IAS Holds Public Lecture on “Policy Debates: Inequalities and Africa’s Structural Transformation”

Prof. Jomo Kwame Sundaran delivering the lecture

The Institute of African Studies, (IAS) has hosted a public lecture on “Policy Debates: Inequalities and Africa’s Structural Transformation.”

Delivering the lecture, Prof. Jomo Kwame Sundaran, a renowned Professor in Applied Economics, who is currently Assistant Secretary-General and Deputy Director-General, Food and Agriculture Organization (FAO) took the audience through a presentation on inequalities at the global level. He observed that in the last two centuries after the industrial revolution, there had been a steady global increase in inequalities especially in Africa and Latin America. He paid particular attention to high poverty and hunger levels in Africa, which according to him, may not be reduced in the next 15-17 years unless countries develop drastic measures for structural change. He noted that economic growth in Africa is usually hampered by the way natural resources are utilized, with most minerals used mainly for export instead of improving the lives of the poor.

Prof. Sundaran, therefore, advocated for job creation, investment in technology, increased agricultural productivity and social protection, as well as an enhanced tax collection system and progressive public finance transformation as urgent measures to address the problem of inequalities. He also advised African governments to pursue policies to combat non-communicable diseases such as diabetes and obesity which African countries continue to suffer from.

Commissioner Otiende Amollo, Obudsman and Chair of the Commission on Admistrative Justice, who accompanied Prof. Sundaran, stressed the need for African governments to use their constitutions to address inequalities within their nations. He expressed concern over political exclusion and gender inequalities that characterize regime after regime, and for which reason, policies that begin in one regime are not sustained by another.  Commissioner Otiende called on the various governments to adopt the concept of a collective cabinet, which should reflect the ethnic and regional diversity of the state. He suggested that national revenue could be shared equitably by a commission that is separate from government.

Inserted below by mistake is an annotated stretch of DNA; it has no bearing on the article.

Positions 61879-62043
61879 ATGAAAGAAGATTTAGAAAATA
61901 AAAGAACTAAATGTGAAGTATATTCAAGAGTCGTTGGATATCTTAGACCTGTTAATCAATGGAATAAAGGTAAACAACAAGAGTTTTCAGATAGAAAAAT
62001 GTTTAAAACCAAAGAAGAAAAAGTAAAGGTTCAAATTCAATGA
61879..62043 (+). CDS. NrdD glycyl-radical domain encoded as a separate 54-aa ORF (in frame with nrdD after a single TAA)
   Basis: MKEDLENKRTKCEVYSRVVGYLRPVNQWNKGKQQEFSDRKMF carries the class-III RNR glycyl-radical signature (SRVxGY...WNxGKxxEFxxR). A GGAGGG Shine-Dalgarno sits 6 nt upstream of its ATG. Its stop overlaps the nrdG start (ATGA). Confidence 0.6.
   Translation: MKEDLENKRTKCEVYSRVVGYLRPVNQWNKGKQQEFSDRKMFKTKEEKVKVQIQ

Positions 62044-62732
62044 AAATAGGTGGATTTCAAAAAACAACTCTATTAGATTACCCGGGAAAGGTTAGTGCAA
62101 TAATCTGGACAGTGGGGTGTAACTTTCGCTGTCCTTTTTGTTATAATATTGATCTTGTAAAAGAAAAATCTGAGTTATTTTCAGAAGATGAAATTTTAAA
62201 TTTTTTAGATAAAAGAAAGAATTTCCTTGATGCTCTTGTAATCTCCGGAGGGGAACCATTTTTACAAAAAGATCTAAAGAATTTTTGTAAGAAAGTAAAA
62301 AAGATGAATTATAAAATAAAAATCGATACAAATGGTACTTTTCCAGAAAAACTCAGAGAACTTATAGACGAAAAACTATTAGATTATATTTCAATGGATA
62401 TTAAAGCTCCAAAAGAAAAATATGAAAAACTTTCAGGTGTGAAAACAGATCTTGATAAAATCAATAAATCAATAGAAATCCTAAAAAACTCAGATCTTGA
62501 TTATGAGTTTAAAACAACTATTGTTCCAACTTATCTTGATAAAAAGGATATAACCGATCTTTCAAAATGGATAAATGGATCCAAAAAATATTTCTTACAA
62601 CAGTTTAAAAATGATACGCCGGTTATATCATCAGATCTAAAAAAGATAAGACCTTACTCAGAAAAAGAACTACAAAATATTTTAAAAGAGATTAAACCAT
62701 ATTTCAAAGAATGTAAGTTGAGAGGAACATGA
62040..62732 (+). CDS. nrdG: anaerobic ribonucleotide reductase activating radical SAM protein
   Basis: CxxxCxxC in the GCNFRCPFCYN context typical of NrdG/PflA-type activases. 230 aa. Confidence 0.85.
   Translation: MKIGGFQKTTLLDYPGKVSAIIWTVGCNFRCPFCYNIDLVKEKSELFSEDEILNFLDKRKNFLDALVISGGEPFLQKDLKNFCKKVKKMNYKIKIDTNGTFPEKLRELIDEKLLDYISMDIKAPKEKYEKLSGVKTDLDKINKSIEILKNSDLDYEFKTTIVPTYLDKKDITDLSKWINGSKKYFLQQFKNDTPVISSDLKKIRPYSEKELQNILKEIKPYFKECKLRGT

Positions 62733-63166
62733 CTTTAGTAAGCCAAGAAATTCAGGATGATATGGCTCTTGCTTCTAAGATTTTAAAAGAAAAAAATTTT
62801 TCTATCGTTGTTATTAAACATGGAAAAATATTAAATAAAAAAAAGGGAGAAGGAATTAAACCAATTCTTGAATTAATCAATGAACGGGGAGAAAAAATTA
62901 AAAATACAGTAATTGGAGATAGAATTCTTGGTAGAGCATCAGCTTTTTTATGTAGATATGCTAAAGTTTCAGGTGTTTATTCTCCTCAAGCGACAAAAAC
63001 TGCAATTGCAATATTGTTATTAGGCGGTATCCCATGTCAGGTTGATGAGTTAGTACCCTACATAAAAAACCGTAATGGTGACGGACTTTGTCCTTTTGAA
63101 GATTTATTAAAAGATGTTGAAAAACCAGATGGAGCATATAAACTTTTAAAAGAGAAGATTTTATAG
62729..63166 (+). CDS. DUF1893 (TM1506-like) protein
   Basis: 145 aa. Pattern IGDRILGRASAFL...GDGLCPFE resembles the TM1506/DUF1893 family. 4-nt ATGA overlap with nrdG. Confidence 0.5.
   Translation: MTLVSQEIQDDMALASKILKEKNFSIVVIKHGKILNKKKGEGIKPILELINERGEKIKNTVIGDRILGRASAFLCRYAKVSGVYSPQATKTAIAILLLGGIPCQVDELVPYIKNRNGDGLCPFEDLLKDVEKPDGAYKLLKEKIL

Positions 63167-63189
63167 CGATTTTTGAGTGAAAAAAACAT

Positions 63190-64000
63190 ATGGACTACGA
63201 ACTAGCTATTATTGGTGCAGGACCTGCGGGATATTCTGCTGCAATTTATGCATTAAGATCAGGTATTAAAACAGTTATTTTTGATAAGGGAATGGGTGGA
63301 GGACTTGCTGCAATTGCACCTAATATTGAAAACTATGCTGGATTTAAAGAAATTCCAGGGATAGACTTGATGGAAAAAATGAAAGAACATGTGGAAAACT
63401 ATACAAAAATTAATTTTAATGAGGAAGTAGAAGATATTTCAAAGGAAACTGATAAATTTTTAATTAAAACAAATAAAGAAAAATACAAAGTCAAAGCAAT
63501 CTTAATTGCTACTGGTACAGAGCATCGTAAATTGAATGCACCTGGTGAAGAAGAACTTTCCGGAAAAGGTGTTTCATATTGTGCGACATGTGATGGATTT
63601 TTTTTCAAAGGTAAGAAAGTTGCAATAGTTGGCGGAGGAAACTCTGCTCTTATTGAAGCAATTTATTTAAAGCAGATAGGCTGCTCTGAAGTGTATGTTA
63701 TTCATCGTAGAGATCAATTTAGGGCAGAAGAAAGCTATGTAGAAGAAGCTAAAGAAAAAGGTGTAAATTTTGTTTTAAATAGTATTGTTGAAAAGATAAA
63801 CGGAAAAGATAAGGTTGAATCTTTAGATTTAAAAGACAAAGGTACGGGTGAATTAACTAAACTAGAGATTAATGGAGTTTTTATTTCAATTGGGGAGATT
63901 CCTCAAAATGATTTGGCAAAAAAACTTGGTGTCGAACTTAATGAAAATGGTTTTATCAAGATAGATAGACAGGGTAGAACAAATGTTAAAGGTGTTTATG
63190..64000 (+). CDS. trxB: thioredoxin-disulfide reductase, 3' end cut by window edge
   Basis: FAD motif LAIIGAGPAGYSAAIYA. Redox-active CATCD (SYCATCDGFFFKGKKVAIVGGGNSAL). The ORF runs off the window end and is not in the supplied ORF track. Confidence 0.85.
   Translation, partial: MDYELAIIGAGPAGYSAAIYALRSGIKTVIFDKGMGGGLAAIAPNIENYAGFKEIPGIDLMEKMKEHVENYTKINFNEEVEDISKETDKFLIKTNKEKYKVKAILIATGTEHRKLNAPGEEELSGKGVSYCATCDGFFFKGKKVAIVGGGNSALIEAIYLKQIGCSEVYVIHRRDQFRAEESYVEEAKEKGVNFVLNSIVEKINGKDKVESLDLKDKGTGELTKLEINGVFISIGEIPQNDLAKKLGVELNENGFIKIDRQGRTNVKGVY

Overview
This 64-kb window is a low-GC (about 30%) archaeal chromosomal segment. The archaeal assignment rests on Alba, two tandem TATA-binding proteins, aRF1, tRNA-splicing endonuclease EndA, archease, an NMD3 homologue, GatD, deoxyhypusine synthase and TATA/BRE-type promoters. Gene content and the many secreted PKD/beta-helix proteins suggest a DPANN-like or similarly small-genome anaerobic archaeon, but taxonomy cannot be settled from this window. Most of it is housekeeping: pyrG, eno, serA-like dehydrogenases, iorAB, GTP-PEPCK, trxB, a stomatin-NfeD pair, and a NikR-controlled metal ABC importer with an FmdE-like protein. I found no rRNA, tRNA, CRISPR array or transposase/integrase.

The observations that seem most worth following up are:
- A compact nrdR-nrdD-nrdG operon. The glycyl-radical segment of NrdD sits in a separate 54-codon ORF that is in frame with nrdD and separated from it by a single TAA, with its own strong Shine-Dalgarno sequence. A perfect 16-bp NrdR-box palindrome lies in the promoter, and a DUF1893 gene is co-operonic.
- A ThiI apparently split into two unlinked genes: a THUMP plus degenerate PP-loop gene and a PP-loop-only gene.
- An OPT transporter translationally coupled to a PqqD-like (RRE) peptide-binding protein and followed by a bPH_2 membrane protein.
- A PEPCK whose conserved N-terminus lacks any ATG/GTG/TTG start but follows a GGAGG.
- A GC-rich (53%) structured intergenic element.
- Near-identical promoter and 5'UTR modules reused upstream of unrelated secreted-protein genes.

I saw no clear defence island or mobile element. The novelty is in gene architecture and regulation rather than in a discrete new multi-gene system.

Commissioner Amollo stressing a point

After their presentations, the two speakers took time to answer questions from the audience. 


                                             Question time

In her closing remarks, the Director of the Institute, Prof. Akosua Adomako Ampofo, expressed appreciation to Professor Sundaram and Commissioner Otiende for speaking on what she called an important topic. On behalf of the Institute, she made a presentation of the IAS 50th anniversary cloth as well as IAS publications to the two speakers.

A group photograph taken after the lecture. From left Prof. Sundaran, Prof. Adomako-Ampofo, Ms. Mavis Addotey and Commissioner Amollo


The Ghana Dance Ensemble, the resident dance company of the Institute, was in attendance to grace the occasion with cultural drumming and dancing to herald the event.

A cross-section of the attentive audience at the lecture



Ghana Dance Ensemble in action